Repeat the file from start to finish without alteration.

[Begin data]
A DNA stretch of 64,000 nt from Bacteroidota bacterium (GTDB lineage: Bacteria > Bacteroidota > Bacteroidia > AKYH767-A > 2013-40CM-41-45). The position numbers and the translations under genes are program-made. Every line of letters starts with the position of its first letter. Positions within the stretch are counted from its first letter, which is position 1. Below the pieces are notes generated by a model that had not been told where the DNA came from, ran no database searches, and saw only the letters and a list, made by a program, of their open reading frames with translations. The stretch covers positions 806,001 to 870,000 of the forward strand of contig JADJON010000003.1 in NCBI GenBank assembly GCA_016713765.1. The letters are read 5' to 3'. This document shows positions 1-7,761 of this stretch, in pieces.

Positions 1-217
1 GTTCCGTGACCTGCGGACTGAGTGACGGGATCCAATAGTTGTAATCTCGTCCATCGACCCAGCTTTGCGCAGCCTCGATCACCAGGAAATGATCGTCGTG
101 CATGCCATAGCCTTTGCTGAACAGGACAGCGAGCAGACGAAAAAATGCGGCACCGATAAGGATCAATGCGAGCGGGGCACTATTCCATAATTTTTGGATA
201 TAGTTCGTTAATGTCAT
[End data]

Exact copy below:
A DNA stretch of 64,000 nt from Bacteroidota bacterium (GTDB lineage: Bacteria > Bacteroidota > Bacteroidia > AKYH767-A > 2013-40CM-41-45). The position numbers and the translations under genes are program-made. Every line of letters starts with the position of its first letter. Positions within the stretch are counted from its first letter, which is position 1. Below the pieces are notes generated by a model that had not been told where the DNA came from, ran no database searches, and saw only the letters and a list, made by a program, of their open reading frames with translations. The stretch covers positions 806,001 to 870,000 of the forward strand of contig JADJON010000003.1 in NCBI GenBank assembly GCA_016713765.1. The letters are read 5' to 3'. This document shows positions 1-7,761 of this stretch, in pieces.

Positions 1-217
1 GTTCCGTGACCTGCGGACTGAGTGACGGGATCCAATAGTTGTAATCTCGTCCATCGACCCAGCTTTGCGCAGCCTCGATCACCAGGAAATGATCGTCGTG
101 CATGCCATAGCCTTTGCTGAACAGGACAGCGAGCAGACGAAAAAATGCGGCACCGATAAGGATCAATGCGAGCGGGGCACTATTCCATAATTTTTGGATA
201 TAGTTCGTTAATGTCAT